An important man needs a son.  His son, Arthur Osmond was 20 and a handsome young man.  He must be in need of a wife.  His father's eyes moved around the garden, from finery to finery.

Arthur Osmond was looking too. But no finery caught his eye.  He saw the three young men under the yew tree.

His sisters Florence (the elder, aged fifteen) and Blanche (age fourteen) stood together, and very attractive they looked.  They were dressed by a dressmaker in Caernarfon and a shoe-maker in Criccieth.  Florence wore black shoes; Blanche wore brown calf laced half-boots.  Blanche generally liked the plainer look: her dress was sharply cut above the bosom.  Florence  wore a silken brown dress with  lace over the shoulders.

"This is a beautiful house," said Florence, looking over the garden and its many inhabitants.  "It must be nice to live over the sea, to have the view of the estuary in the morning and to see the sun going down over the horizon in the evening."

Blanche was not so impressed.  "I like the woods and fields that we have. I like to see things that grow."

They both glanced across the garden at the three young men.

The three boys of Charles Easton Spooner stood in a cluster under the yew tree:  Charles Edwin, John Eryri and George Percival.  At first glance, each seemed handsome, but on closer inspection, John did not stand up because there was a curious stiffness about his face and body, almost as if he had not quite mastered the craft of standing up.  Charles Edwin was undeniably handsome, with a lean body, close-cut hair, a craggy face with moustache and a long sharp nose. He wore a suit of plain mid-grey. Percy was chubbier, of lower height, but possessed of the charm of the natural bon viveur.  He was wearing a suit of mid-blue marked by a check of smoky white.

"My dear Charles, old chap," said Percy, " it's time we had a decent drink."  It was generally thought that drink came naturally to Percy; his father had frequently sniffed, and warned him of the dangers.

"We must contact the kitchen," replied Charles in his low, controlled, tone.

A few minutes later, a young woman came towards them with a tray holding three cut-glass wine-glasses and a honey-coloured bottle of white wine, with the cork lying beside it.  Quite right for the occasion, thought Charles.  The young lady came closer.  She was dressed in a pinafore and collar but the hem of her dress, and her shoulders, were embraced with a cloth displaying a sparkle of silver against a background of light blue.  It was the colour of the sea, decorated with exotic fish.  It was a combination that drew Percy's eyes.  Her eyes, too, were blue, under a wave of golden hair which swept across her forehead.

"Very good," said Charles, moving the glass to his mouth.

"Yes," murmered Percy.  "Yes, most kind."  His manner was unusually subdued, but his eyes were set on the young lady before him.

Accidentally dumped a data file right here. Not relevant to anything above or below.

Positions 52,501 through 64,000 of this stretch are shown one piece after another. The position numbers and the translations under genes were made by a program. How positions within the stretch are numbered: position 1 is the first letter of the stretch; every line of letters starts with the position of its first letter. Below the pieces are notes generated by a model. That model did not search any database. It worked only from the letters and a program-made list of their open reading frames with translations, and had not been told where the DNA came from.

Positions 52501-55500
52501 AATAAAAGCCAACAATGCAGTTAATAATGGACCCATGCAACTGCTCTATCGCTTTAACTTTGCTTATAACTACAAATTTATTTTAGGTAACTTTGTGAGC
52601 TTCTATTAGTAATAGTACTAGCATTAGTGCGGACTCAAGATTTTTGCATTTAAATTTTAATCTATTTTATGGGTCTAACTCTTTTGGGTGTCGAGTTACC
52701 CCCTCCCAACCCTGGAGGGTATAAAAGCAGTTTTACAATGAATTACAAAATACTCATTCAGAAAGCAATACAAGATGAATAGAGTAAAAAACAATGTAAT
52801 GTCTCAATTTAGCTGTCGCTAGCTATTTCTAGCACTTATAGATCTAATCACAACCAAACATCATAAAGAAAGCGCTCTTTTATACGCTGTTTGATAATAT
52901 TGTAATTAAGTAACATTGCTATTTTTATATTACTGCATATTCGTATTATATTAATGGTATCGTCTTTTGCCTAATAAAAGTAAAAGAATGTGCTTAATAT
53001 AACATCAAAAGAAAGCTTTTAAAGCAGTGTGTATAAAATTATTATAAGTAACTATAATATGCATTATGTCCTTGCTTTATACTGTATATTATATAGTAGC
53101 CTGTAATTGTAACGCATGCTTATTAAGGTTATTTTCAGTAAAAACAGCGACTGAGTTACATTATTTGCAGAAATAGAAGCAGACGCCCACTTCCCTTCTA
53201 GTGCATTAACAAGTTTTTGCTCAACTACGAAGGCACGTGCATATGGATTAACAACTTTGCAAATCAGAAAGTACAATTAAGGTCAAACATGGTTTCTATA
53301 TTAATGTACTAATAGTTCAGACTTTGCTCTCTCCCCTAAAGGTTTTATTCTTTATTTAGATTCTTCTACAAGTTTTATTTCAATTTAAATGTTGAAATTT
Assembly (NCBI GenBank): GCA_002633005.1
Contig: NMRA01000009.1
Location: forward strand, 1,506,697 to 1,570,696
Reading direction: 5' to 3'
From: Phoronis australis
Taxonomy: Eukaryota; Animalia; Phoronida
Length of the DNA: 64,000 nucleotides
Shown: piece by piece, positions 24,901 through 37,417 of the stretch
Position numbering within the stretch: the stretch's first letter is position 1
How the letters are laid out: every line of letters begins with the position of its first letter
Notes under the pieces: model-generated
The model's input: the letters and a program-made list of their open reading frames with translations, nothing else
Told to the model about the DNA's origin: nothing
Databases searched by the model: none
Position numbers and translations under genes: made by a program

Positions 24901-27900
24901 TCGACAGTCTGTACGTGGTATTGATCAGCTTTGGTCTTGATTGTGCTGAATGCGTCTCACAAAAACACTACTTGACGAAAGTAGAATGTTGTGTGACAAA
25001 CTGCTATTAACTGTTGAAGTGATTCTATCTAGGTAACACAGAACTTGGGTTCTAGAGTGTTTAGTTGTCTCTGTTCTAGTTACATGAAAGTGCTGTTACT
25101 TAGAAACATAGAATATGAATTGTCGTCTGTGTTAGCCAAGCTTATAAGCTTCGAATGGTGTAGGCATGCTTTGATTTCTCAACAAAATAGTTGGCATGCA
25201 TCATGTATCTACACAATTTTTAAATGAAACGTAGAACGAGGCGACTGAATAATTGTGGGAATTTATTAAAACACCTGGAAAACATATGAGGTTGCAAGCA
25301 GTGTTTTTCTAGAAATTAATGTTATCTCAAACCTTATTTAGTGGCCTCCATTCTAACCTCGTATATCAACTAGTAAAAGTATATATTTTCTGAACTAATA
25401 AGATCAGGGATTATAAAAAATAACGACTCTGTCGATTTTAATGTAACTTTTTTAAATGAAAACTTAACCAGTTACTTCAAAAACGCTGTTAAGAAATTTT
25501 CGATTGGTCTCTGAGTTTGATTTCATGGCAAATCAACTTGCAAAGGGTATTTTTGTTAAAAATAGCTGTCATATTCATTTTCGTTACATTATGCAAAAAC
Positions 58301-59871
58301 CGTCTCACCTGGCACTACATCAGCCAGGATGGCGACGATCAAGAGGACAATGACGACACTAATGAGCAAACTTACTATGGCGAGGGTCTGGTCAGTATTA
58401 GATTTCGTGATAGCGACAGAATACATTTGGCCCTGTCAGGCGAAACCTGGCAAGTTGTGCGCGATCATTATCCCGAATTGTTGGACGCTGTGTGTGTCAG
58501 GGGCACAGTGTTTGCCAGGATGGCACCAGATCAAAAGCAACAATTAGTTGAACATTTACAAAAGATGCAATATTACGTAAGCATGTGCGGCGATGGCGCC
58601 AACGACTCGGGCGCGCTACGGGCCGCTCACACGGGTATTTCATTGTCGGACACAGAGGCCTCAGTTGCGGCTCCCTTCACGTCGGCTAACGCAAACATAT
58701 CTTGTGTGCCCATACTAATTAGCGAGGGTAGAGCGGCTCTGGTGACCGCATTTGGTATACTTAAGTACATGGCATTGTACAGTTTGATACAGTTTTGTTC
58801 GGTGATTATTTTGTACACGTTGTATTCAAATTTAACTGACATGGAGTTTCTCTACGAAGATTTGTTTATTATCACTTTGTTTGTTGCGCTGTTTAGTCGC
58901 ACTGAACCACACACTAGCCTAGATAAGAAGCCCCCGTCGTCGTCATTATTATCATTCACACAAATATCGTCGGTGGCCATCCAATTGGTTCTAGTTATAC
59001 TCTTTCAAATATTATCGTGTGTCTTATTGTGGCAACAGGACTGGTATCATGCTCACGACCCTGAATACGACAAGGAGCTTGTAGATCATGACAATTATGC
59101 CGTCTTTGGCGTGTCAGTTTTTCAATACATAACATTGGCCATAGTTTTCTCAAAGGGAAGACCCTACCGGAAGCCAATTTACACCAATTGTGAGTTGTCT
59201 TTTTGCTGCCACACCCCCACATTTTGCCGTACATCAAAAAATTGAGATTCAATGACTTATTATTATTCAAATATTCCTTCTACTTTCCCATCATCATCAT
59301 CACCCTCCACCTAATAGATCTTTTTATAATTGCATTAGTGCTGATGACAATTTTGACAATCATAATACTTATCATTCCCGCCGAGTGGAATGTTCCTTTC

By this time, the miniature train had come to a halt.  Applause came from the gathering.  Willliam Williams, smaller in stature than the men present, stepped forward and took a modest bow.

"Excellent.  Excellent." announced Charles Easton.  "We have seen the future.  Wonderful."  He smiled at William Williams, who was stepping forward with a brown tarpaulin.  He folded it in half and laid it on the ground.

He stepped back.  The engine was heavy and hot.  He looked towards Percy who raised a hand at him.

The two men kept the engine upright by sliding a metal rule through it, lifting it up and placing it down in the centre of the tarpaulin.  They raised the sides of the tarpaulin so that the hot parts of the engine were not close to their hands.  They raised the tarpaulin with its contents together and walked with her out of the garden, William's young son walking proudly with them.  Only Percy, of all the men in the garden that fine day, would have been asked to help William with his unique engine, for Percy was a railway man.

He was talented, they knew that here and they knew it down in the railway workshops.  He drew on his father's skill in planning and drawing.  But, unlike many young men of his class, he did not mind getting his hands dirty.  When needed, he was a hands-on man.

He was shortly to become a hands-on man in another way too.

As he walked out of the garden with William Williams, carrying the miraculous engine, he looked backwards towards the kitchen.  His mind was full of the creature he had just seen, her hands holding the glass and the gold of her hair glinting in the sun.

And as a consequence, his involvement with railway engines and companies was to take him to a far-away place, where he was to deal with people more foreign than his colleagues and work-mates in a corner of Porthmadog.

Chapter 2

Shon Edwards in the early Spring of 1870 was hard at work making his ideal woman.  He and his father occupied Tan-y-Graig, Criccieth, and they were both wood-men.  His father, with his strong brown hands and tufts of hair over his ears, one of which almost permanently covered a flat pencil typical of his trade, had all his life made doors, windows, floors, joists and so on, being the essential pieces for building houses.  He was an artisan, and a very good one.  He was almost never out of work, and his services were required all across Meirionnydd. But he was also an artist. Even a pig-sty behind a house received his careful attention: something about the door and frame spoke of the work of Tomos Edwards, joiner.  He never made an ugly thing in his life.  And as is often the case, what was in the father was also in the son, but more so.  In the son, the artistic became developed, refined.